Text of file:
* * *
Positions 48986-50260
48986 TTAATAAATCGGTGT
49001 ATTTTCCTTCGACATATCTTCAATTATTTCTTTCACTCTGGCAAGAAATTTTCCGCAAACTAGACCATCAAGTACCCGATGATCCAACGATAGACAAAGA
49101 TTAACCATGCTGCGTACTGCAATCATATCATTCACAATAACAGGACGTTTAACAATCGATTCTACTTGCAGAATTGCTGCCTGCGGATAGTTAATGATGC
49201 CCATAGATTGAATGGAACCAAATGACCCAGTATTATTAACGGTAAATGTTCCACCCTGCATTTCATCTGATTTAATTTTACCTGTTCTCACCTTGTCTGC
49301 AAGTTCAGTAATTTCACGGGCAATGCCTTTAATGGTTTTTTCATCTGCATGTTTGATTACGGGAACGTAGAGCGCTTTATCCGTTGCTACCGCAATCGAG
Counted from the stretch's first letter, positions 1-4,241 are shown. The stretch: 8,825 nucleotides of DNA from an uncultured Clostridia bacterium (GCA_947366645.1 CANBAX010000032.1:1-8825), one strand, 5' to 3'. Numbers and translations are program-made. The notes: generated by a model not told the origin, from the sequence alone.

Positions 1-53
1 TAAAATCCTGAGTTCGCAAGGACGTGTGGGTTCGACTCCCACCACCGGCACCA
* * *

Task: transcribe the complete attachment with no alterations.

Positions 48986-50260
48986 TTAATAAATCGGTGT
49001 ATTTTCCTTCGACATATCTTCAATTATTTCTTTCACTCTGGCAAGAAATTTTCCGCAAACTAGACCATCAAGTACCCGATGATCCAACGATAGACAAAGA
49101 TTAACCATGCTGCGTACTGCAATCATATCATTCACAATAACAGGACGTTTAACAATCGATTCTACTTGCAGAATTGCTGCCTGCGGATAGTTAATGATGC
49201 CCATAGATTGAATGGAACCAAATGACCCAGTATTATTAACGGTAAATGTTCCACCCTGCATTTCATCTGATTTAATTTTACCTGTTCTCACCTTGTCTGC
49301 AAGTTCAGTAATTTCACGGGCAATGCCTTTAATGGTTTTTTCATCTGCATGTTTGATTACGGGAACGTAGAGCGCTTTATCCGTTGCTACCGCAATCGAG
Counted from the stretch's first letter, positions 1-4,241 are shown. The stretch: 8,825 nucleotides of DNA from an uncultured Clostridia bacterium (GCA_947366645.1 CANBAX010000032.1:1-8825), one strand, 5' to 3'. Numbers and translations are program-made. The notes: generated by a model not told the origin, from the sequence alone.

Positions 1-53
1 TAAAATCCTGAGTTCGCAAGGACGTGTGGGTTCGACTCCCACCACCGGCACCA